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Choice takes aim at major food brands over health star system

Choice has taken aim at major food manufactures in Australia that are yet to sign up to the voluntary health star rating system, and accused Nestle and Kellogg’s, which have both implemented the code across their portfolio of brands, of misleading consumers with their packaging.

Launched last year, the voluntary front of pack health star labelling program rates the healthiness of products out of five stars. A product’s rating is calculated using an equation which takes into account the energy, saturated fat, sugar and sodium contents of the product and balances that against the positives of protein and fibre content.

Choice’s head of media Tom Godfrey told C&I Week brands yet to implement the system are “withholding information” from customers wishing to make informed choices about the products they buy. He said Nestle and its Milo brand and Kellogg’s cereal range are conveying “conflicting and confusing information” to shoppers.

The advocacy group has since launched a campaign against Nestle to have its Milo brand change it current packaging. Choice claims that Milo displays a 4.5 health star rating on each tin, however, that rating is based on Milo mixed with skim milk. Without milk, Milo has a 1.5 star rating.

“Choice has been monitoring the implementation of the health star program since it was launched and these were two examples [Nestle and Kellogg’s] that we found where we think these companies could do a lot better at the way that they represent the health star rating of their products to consumers,” Godfrey said.

Anita Catalano, corporate affairs manager, Nestlé Australia told C&I Week: “The  health star rating scheme is based on a formula which assesses foods and drinks as they are consumed, and takes a wide range of nutrients into account. For Milo, which has long carried a recommendation that it be consumed in a glass of skim milk, this formula gives it a health star rating of 4.5. Milo powder also adds additional vitamins and minerals to what’s already in the milk, such as additional calcium, iron, vitamin D and B group vitamins.

“The Federal Government’s health star rating scheme is designed to help Australians recognise healthy food options – it’s a simple, at-a-glance tool to assess the nutrition of a product without having to spend extra time reading labels.

Catalano said to date, more than 60 per cent of Nestlé’s products carry the health star racking on pack and the company is continuing to roll it out to all applicable products.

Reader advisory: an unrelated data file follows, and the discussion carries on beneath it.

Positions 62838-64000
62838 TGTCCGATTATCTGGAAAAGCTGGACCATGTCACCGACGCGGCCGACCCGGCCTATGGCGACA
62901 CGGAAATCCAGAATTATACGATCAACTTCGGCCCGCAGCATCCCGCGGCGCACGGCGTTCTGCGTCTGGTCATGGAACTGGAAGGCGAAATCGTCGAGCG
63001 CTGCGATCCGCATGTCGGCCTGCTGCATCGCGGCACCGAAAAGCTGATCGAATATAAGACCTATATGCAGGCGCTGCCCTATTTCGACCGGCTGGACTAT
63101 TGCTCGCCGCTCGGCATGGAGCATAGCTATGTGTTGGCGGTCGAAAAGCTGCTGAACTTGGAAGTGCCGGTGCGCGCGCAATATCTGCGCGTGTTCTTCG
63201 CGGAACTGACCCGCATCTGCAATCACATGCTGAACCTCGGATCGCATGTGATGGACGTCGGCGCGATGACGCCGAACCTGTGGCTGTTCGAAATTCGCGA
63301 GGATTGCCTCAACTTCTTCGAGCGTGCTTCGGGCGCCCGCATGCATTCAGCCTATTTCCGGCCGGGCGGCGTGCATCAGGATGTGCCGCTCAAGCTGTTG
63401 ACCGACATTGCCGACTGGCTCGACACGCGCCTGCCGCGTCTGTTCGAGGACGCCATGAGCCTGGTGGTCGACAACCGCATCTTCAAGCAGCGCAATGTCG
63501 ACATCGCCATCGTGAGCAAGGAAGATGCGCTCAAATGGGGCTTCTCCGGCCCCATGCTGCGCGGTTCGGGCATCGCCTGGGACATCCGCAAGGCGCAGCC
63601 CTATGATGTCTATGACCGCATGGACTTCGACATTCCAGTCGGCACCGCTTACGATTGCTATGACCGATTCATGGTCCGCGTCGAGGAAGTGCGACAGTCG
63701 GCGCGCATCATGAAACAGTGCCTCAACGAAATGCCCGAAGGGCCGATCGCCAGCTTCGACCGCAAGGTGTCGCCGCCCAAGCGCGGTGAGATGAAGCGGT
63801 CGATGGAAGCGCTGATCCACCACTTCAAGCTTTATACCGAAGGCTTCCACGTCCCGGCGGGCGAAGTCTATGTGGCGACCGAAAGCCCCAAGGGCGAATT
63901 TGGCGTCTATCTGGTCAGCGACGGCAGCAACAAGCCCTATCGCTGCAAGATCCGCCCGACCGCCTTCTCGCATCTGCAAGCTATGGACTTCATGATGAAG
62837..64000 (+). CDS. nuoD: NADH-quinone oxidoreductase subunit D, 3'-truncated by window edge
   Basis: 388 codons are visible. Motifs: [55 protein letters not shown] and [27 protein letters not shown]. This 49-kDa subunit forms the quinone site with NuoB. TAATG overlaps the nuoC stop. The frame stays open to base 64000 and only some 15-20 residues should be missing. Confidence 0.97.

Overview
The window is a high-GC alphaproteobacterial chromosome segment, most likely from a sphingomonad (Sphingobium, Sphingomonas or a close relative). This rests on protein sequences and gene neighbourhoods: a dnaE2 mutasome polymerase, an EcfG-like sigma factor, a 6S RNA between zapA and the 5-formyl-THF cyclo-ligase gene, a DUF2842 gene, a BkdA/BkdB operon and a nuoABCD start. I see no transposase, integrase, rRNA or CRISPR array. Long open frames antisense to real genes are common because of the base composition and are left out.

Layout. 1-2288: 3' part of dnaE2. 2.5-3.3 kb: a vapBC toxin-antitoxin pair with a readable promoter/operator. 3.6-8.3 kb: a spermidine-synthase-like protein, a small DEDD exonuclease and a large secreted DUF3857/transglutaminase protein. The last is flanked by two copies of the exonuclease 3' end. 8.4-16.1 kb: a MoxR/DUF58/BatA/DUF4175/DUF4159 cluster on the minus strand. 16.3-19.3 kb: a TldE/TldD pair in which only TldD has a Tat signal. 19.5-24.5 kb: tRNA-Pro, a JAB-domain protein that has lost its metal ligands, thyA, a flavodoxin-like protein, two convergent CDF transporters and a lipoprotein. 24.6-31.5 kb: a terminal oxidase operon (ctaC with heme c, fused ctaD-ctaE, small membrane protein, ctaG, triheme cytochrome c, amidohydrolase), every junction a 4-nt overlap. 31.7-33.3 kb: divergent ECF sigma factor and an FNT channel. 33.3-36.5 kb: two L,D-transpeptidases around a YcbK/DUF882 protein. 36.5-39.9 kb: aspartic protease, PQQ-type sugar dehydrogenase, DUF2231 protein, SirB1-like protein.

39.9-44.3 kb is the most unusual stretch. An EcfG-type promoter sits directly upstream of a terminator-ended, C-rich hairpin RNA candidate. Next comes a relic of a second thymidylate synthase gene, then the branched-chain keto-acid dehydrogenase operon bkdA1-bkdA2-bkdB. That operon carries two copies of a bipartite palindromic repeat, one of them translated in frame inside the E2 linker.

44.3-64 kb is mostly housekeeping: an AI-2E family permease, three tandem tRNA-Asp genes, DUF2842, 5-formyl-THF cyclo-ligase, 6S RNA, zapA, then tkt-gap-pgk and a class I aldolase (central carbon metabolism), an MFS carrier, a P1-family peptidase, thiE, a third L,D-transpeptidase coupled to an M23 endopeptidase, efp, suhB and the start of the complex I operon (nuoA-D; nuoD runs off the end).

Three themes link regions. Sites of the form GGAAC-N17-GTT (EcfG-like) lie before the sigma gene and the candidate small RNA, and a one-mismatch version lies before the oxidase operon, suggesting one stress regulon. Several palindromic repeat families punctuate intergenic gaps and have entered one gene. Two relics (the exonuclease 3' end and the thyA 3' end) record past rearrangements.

“We are continually looking at ways to improve the nutritional profile of our products – it’s a journey for us that doesn’t stop.  For example, in 2015 we finalised a two year, $7 million project to reformulate the entire range of Uncle Toby’s muesli bars, by increasing the amount of wholegrains and reducing sugar in some variants, and we’ve been steadily reformulating our breakfast cereal range for several years.

“Nestlé is committed to ‘walk to the talk’ on nutritional labelling. For us, adopting the health star rating scheme is not about selling more products, it’s about living up to our responsibility to help our consumers adopt a healthy and balanced diet.”

Choice has also accused Kellogg’s of being inconsistent with its implementation of the system across its brands such as Fruit Loops, All Bran and Nutri-Grain, advertising two star ratings on each cereal box – an example rating and the product’s rating.

“As an education message it falls down. They’re conveying conflicting and confusing information to consumers and we would like to see them fix that,” Godfrey said.

“I think it’s clear that two things are happening; one is you have got some pretty big players seeking to game the system, and then you have some pretty big players trying to hold out, hoping [the ratings system] is going to go away. The most effective way for the health star rating system to work is when a consumer can go into a supermarket and compare products within a category and these companies if they don’t roll it out then it wouldn’t enable people to make them an informed decision. It would be great if they did get on board and did right by their customers.”

A Kellogg’s spokesperson said Kellogg’s is not gaming the health star rating system and is currently in the process of updating its packaging.

“The star rating for all of our cereals is shown on the front of pack.  An explanation of the health star rating system is shown on the side of our packs and is clearly labelled ‘example only’. This uses 3.5 stars regardless of the product – a 5 star food such as All Bran also shows 3.5 stars on the side. We are in the process of updating all of our packaging so that the example matches what is shown on front of pack. This has already been done for brands such as Nutri-Grain and Sultana Bran, with changes progressively rolled out across the range,” the spokesperson said.

Godfrey says it is in the interest of the consumer and enabling them to make informed choices that the program is made mandatory for food manufactures in Australia.

“There’s no doubt that making it compulsory and tightening up the guidelines would help consumers. What we need is all the big food manufactures to adopt the system so that if a consumer is looking at a product such as cereal they can see accurately see across all the different choices which ones are the healthiest. Having some of the big brands in the market holding out isn’t good and we think the likes of McCain, Mars, Mondelez, PepsiCo, Goodman Fielder and George Weston Foods should display the health star rating system on their products.”

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